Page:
May it be Rotary Wing (Helicopter) or Fixed-Wing (Airplane), a key weakness that has been present for any aircraft is its very limited ability to perform ground maneuvering independently. That is why to aid aircraft maneuvering on the ground, equipment such as Towbar and Tow Tug are used to maneuver the aircraft.
Aircraft ground maneuvering is achieved by connecting an approved type of towbar usually to the nose landing gear of the aircraft. The type of towbar used on this operation is unique to each type of aircraft to ensure that the towbar specification and limitation meets and exceeds the weight and stress that pushing or pulling the specific aircraft will produce.
On the other end of the towbar, the tow ring allows the Towbar to be connected and secured to the Tow Tug. The Tug-Towbar-Aircraft connection allows the maneuvering of the aircraft on the ground to be controlled by the Tow Tug Operator independently. This ensures that the movement of aircraft is safe from collisions and taxiway excursion as the larger the aircraft gets, the visibility of the pilots on the ground markings decreases and the difficulty for maneuvering greatly increases.
Whenever it is not possible to connect the towbar to the nose landing gear due to a defect in the aircraft, it is possible to connect two separate towbar to each Main Landing Gear to enable ground maneuvering.
Aircraft towing and Push back are performed due to different reasons. The most common scenario is the Push back of aircraft from the apron every time the aircraft is set to depart. This procedure is also applicable whenever the Ground Controller commands that engine starting is only allowed at specific locations due to exhaust or noise restriction.
Towing is most commonly performed whenever the aircraft is required to change location such as unplanned replacement of an aircraft assigned to a flight with a reserve aircraft due to defect, positioning of aircraft on approved locations wherein engine run-up maintenance can be performed, towing of aircraft to/from maintenance hangars or bay and rescuing of aircraft that are unable to move due to accident either in the runway or taxiway.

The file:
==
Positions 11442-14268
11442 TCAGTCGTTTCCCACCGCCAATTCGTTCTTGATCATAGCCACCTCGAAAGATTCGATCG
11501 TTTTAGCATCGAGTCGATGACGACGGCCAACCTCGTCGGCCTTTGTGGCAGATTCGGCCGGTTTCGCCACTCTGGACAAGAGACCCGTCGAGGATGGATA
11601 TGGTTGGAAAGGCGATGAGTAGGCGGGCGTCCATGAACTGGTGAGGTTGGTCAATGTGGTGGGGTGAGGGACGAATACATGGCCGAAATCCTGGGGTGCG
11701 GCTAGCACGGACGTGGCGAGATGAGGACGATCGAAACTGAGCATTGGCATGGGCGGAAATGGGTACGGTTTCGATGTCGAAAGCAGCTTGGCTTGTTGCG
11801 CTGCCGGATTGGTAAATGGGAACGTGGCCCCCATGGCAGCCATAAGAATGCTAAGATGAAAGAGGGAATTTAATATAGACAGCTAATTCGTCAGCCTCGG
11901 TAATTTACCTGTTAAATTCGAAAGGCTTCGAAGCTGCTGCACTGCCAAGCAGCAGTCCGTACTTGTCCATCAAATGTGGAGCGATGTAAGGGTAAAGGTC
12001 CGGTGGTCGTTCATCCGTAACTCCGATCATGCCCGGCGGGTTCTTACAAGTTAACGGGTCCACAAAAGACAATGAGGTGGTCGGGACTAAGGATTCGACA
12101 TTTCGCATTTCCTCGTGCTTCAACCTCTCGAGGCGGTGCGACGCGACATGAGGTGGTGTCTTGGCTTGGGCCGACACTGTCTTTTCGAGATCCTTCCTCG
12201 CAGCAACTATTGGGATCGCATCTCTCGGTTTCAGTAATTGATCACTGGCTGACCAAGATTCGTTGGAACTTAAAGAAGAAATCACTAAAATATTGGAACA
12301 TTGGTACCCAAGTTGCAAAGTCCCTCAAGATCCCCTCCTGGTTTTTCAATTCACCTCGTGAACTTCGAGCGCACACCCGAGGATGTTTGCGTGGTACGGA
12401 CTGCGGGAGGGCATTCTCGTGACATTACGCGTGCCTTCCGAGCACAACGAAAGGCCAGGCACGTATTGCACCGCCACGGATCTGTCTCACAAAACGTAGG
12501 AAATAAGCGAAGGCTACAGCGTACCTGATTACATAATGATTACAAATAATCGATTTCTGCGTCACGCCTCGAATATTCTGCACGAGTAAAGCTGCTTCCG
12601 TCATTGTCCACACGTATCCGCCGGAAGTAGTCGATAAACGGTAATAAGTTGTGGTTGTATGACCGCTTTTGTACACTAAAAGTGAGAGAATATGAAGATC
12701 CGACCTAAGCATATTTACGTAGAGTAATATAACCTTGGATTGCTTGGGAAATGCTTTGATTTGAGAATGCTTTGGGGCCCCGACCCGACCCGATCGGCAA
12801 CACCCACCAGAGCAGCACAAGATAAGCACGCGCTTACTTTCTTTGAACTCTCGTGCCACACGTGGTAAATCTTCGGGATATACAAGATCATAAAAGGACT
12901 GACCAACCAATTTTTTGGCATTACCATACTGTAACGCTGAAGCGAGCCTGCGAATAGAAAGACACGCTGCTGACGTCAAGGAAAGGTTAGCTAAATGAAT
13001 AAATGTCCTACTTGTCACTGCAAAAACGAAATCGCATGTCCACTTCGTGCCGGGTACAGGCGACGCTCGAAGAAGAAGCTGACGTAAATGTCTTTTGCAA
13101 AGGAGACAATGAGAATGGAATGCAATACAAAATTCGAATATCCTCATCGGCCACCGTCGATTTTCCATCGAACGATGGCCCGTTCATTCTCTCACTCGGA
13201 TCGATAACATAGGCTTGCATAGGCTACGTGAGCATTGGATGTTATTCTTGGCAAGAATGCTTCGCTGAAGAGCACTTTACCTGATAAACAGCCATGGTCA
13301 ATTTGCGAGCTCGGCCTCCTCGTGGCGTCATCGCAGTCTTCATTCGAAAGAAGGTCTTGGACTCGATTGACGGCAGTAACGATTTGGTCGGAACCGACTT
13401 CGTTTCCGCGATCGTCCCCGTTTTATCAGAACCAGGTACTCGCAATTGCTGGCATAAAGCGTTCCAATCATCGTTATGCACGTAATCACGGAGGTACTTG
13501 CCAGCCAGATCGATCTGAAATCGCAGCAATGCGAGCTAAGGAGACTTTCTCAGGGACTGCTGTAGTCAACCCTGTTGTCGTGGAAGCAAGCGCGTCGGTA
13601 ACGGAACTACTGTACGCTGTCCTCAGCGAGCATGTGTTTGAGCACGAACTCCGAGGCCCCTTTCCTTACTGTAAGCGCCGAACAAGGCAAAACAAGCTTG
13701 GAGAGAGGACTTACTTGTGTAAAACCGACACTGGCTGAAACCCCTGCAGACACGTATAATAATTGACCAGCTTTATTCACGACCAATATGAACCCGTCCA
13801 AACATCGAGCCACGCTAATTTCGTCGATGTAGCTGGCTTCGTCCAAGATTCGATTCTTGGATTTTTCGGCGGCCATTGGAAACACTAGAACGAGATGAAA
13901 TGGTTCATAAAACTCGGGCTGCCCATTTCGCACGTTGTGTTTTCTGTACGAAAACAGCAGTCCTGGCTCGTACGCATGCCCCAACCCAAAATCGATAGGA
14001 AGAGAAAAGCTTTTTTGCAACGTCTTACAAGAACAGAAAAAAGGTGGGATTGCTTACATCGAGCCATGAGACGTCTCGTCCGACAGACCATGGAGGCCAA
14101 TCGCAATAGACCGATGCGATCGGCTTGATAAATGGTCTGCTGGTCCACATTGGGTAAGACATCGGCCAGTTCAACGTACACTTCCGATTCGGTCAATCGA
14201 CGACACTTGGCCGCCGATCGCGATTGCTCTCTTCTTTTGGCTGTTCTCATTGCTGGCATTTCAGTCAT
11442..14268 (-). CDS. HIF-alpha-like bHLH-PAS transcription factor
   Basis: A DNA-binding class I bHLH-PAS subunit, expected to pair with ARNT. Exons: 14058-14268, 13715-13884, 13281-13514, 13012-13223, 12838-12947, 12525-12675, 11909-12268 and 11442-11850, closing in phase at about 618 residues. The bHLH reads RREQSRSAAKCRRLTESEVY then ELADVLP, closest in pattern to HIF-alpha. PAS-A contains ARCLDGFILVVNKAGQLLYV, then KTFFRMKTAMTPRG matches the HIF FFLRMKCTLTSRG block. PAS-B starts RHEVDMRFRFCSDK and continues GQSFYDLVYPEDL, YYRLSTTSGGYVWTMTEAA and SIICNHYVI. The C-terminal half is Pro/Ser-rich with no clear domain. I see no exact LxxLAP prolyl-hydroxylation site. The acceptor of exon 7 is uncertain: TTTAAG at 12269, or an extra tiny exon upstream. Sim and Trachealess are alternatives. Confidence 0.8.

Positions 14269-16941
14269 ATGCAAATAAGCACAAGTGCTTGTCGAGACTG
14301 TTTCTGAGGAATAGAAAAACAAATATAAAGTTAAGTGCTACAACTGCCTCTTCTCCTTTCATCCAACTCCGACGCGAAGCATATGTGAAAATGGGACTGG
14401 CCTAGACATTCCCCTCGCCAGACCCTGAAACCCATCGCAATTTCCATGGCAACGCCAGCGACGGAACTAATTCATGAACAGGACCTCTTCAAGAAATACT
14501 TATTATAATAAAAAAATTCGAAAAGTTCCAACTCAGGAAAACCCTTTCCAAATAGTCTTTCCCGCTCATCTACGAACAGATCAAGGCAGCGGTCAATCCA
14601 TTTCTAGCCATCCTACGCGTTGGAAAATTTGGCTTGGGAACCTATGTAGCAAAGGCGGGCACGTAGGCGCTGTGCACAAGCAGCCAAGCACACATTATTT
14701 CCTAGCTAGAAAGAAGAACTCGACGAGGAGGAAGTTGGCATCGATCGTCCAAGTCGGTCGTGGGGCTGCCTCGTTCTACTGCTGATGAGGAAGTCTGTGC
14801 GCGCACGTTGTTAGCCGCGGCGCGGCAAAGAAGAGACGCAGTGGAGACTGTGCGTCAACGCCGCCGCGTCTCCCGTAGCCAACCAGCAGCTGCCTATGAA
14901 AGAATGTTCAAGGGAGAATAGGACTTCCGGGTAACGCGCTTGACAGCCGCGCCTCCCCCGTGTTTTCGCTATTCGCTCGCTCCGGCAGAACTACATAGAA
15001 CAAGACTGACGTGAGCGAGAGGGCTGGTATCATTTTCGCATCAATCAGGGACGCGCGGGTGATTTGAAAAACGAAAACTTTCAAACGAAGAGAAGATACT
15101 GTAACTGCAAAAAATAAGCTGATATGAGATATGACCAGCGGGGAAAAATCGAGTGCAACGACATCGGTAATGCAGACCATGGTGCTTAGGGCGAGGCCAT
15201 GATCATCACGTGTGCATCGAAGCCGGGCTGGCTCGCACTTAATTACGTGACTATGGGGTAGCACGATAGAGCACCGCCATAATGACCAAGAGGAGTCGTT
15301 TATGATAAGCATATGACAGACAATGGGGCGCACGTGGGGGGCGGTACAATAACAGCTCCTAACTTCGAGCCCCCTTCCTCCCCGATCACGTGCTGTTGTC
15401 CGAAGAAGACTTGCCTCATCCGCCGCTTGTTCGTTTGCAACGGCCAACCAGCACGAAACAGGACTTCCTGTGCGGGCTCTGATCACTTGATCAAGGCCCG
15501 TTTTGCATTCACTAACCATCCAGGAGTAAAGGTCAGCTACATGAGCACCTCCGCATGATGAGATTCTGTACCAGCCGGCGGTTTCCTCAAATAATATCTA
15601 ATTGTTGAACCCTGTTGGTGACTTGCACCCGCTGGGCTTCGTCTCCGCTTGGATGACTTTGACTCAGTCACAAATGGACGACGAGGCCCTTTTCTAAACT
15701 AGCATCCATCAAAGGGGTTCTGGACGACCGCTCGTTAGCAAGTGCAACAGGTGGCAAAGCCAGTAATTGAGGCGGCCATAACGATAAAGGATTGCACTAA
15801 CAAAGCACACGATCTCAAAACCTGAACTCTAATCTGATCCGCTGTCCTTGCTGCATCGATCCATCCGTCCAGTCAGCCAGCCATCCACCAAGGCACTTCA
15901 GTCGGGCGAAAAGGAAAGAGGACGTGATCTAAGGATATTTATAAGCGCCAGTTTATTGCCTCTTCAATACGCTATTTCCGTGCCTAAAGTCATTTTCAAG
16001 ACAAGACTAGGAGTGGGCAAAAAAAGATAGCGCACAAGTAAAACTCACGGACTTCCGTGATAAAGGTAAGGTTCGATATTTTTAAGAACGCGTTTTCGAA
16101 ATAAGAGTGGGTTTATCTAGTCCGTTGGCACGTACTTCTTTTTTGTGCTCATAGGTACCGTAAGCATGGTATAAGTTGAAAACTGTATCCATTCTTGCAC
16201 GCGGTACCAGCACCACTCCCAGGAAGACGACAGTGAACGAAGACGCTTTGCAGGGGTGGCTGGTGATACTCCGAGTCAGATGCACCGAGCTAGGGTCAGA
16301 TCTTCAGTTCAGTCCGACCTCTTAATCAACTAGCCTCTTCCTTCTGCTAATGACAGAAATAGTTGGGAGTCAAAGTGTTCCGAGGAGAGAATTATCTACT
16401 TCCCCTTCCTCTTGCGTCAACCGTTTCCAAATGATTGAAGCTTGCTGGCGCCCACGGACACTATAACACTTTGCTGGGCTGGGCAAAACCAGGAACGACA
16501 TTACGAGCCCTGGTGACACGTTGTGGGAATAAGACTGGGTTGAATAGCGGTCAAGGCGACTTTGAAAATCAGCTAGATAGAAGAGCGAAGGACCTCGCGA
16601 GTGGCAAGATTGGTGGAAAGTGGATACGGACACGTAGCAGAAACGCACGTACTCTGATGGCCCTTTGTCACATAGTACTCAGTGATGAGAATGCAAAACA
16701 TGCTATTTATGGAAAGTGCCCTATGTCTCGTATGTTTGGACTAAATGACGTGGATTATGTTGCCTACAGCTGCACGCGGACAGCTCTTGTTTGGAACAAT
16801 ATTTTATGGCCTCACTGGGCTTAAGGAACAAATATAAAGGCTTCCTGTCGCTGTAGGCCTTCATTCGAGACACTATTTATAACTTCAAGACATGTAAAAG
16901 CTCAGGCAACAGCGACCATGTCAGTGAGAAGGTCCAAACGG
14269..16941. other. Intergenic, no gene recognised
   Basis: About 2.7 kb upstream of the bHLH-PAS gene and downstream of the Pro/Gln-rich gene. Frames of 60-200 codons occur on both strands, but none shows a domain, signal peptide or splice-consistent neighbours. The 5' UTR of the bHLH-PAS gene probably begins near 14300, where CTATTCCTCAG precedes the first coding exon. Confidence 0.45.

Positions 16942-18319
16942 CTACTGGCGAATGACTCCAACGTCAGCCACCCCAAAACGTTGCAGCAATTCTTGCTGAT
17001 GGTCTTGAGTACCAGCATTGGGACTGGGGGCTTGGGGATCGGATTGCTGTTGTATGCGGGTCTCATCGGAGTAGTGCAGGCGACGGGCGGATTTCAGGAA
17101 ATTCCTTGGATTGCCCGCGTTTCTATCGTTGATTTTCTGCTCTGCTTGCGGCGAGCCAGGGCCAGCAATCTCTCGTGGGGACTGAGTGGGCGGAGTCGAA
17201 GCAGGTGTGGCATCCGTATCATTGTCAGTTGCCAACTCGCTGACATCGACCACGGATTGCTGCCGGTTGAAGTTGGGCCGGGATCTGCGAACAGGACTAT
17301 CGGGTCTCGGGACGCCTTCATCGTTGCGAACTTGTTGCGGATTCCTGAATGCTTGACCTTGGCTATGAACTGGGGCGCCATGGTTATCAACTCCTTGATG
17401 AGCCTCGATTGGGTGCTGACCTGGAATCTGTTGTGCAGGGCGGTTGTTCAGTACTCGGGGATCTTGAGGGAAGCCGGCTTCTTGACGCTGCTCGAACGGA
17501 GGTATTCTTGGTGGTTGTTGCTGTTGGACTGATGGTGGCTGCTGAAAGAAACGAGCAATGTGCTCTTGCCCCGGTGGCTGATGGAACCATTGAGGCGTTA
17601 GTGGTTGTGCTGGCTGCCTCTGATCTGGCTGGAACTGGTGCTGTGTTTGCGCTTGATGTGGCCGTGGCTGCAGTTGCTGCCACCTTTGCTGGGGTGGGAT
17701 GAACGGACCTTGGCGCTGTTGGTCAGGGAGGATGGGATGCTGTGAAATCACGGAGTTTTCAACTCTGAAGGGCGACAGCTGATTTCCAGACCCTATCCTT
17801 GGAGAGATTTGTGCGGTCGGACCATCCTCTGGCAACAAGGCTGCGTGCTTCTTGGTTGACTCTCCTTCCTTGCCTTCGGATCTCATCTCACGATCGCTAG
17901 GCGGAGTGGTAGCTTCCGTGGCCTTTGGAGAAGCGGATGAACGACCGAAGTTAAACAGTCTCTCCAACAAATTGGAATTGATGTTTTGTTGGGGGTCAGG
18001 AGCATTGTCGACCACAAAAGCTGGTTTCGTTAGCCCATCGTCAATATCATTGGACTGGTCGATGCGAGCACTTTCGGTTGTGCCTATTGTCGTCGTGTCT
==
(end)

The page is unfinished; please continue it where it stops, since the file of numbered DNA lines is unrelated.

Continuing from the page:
As towbars are an expensive investment for Air Operators or Ground Service Providers, it is a must that the GSE Department ensure that equipment such as the towbar has an Annual maintenance plan and is strictly implemented through successful completion of upkeep and maintenance servicing.
Perhaps the most important part of a towbar that is easily disregarded because of its small size is the Shear Bolt. It is considered as the first line of defense whenever the tension or the pulling force between the Tug and the Aircraft exceeds its limitation. It prevents the tow bar from snapping into two and damaging the aircraft or worse causing injury to the ground servicing crew. It is strongly suggested that when it comes to this component, progressive preventive maintenance should be performed. This means that the Shear Bolt should be replaced once it has reached a specified accumulated day that it has been installed or after it has been used for a specific amount of frequency.
Body of the Towbar
Another important component to be inspected of damages, such as nicks, dents, crack, and/or deformation, is the body of the Towbar itself. Remember that the smallest damage would eventually get bigger as the stress applied during usage causes the material to further weaken until it reaches the point of total material failure.
The towhead which is the component that connects and holds the tow bar body to the nose landing gear attachment point requires an inspection to make sure that the whole component is free from cracks, deformation or corrosion. As it is the only component of the towbar with direct contact with the aircraft structure, the possibility of corrosion in the towbar be transferred to the aircraft structure itself and cause an inevitable aircraft unserviceability should not be disregarded.
The oleo-pneumatic pump and tire carriage also requires frequent inspection and servicing to make sure that any damage or defect is serviced before it gets worse. The oleo-pneumatic pump requires oil servicing to make sure that during operations, the wheel carriage retracts or deploys without any difficulty. The pump itself needs to be serviced by replacing worn-out seals that can cause a fluid leak.
Nitrogen Pressure of the Oleo-pneumatic Pump
Last but not the least, the nitrogen pressure of the oleo-pneumatic pump and the wheel needs to be measured and serviced once found deficient to ensure that the continuous use of the Towbar is safe and would not cause an accident or delay. It is strongly recommended to use Nitrogen on these components as it is more stable than pressured oxygen and most importantly, it is less flammable.
We understand that not all organizations are equipped with the right manpower, experience or equipment to properly service the towbars. Improper servicing can result in further towbar damage or failure during aircraft ground operation which can result in very expensive aircraft damage or cause a personal injury, which is why it is important to consult organizations that provide professional towbar servicing and maintenance.
e2b calibration is a 17025 accredited calibration laboratory employing ASQ certified technicians located in northeast Ohio. We pride ourselves in offering on-site calibrations throughout the United States as well as a wide variety of GSE service offerings including, but not limited to extensive towbar maintenance. For more information contact e2b calibration.
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